Single motor unit mechanomyogram: a spike-triggered averaging approach

Cescon, Corrado and Nannucci, Lorenzo and Orizio, Claudio and Farina, Dario and Gazzoni, Marco (2002) Single motor unit mechanomyogram: a spike-triggered averaging approach. In: Proc. of the XIV Congress of the International Society of Electrophysiology and Kinesiology, 22-25 June 2002, Vienna, Austria.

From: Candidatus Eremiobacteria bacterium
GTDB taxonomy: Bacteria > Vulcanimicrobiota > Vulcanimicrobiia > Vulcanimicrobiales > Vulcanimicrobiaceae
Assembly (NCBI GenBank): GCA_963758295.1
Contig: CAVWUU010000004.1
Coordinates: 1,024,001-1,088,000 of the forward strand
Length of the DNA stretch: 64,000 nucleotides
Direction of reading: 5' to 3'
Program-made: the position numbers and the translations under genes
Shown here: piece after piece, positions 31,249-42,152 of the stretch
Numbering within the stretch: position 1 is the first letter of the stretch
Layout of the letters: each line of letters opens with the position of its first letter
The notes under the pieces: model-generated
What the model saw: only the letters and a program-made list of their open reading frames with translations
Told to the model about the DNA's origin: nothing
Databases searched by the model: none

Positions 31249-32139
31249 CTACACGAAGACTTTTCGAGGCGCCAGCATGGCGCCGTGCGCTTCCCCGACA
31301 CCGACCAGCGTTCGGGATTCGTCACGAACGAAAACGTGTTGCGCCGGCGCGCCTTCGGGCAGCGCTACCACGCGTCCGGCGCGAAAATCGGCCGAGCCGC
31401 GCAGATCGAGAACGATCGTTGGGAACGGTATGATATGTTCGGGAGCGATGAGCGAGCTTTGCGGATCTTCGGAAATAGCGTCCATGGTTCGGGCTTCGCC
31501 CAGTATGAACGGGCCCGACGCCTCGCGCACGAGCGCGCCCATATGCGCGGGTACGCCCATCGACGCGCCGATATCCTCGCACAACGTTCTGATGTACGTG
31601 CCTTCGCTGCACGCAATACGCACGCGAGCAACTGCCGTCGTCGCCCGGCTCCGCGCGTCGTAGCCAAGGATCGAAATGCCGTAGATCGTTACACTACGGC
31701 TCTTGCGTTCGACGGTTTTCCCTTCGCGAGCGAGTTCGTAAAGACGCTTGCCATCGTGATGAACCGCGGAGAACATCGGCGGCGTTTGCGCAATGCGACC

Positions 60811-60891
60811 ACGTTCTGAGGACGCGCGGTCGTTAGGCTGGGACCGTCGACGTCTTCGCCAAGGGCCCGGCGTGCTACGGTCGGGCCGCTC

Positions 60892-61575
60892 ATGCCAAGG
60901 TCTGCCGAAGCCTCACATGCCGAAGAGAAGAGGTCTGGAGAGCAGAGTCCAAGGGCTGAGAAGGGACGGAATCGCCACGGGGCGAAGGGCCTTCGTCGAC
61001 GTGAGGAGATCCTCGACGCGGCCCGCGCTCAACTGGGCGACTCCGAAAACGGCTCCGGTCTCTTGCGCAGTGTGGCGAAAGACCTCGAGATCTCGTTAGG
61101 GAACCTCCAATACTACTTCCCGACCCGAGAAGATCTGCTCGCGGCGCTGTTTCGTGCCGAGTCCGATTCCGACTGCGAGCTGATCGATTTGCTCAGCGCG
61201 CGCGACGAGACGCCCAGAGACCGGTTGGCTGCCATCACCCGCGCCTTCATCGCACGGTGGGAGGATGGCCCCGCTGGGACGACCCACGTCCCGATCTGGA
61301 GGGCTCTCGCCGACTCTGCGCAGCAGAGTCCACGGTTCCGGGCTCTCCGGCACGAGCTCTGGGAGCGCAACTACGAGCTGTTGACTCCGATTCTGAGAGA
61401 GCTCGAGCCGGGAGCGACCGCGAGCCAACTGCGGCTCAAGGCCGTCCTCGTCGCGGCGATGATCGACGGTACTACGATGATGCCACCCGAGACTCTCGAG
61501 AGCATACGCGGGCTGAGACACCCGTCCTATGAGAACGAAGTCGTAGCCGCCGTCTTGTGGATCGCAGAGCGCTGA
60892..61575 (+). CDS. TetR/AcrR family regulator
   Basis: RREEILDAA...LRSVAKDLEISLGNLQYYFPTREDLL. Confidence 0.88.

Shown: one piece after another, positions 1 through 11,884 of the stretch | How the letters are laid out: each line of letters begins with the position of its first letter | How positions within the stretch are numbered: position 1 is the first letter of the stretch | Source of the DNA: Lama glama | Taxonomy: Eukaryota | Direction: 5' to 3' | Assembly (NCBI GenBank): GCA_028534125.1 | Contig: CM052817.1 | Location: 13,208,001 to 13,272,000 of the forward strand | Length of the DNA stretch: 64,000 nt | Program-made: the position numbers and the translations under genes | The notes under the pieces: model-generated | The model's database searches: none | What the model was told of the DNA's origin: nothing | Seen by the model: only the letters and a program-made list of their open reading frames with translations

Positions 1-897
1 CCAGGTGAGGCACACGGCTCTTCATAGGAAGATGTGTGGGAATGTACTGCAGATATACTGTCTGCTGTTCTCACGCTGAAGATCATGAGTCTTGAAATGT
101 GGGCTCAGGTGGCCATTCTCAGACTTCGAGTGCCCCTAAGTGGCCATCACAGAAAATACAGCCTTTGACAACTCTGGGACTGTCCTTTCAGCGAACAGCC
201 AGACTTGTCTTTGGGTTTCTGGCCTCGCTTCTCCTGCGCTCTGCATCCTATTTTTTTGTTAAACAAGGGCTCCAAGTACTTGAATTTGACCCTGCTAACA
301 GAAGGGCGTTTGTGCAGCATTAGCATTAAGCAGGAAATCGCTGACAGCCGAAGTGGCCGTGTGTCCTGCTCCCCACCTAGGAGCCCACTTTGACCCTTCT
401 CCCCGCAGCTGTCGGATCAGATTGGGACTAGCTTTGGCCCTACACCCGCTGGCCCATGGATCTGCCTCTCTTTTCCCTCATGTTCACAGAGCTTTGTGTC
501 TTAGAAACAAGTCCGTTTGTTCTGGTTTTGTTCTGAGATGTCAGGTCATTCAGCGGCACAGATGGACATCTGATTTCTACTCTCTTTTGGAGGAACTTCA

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he purpose of this study was to extract single MMG MU response, using surface EMG detected potentials as triggers in an averaging process. The surface EMG signal was decomposed using wavelet transforms and a MUAP classification based on a neural network. The firings of the detected motor units were used as triggers to perform a sliding window averaging of the MMG signal. The deterministic component of the signal, extacted with the averaging process is the MMG response of single motor unit. The EMG signal was detected with a probe with 4 silver bars electrodes with 5 mm or 10 mm interelectrode distance depending on the muscle under study. The MMG signal was detected with a GS Sensors accelerometer model GSA3031, whose performances are comparable with the Analog Device model described in the contribution "Prototype of a hybrid probe for the joint detection of surface EMG and MMG signals". Low level contractions (10%-20% of the maximum voluntary contraction, MVC) were performed by the first dorsal interosseus, the biceps brachii and the tibialis anterior muscles. The result of the decomposition based on two double differential channels is the classification of the extracted potentials in different classes corresponding to the different motor units. Due to the superposition of the potentials, the complete decomposition is not possible; however the MMG response of single motor unit can be extracted in most cases. The presence of a deterministic MMG response was assessed with the asymptotic analysis of the spectral power of the averaged signals, increasing the number of firings on which the average is made. The minimum number of firings providing a good signal to noise ratio is about 30, the average length of the mechanical response varies between 20 and 40 ms depending on the examined muscle. The described technique has a potential relevance in studies of basic and applied physiology for the non invasive characterization of superficial muscles.

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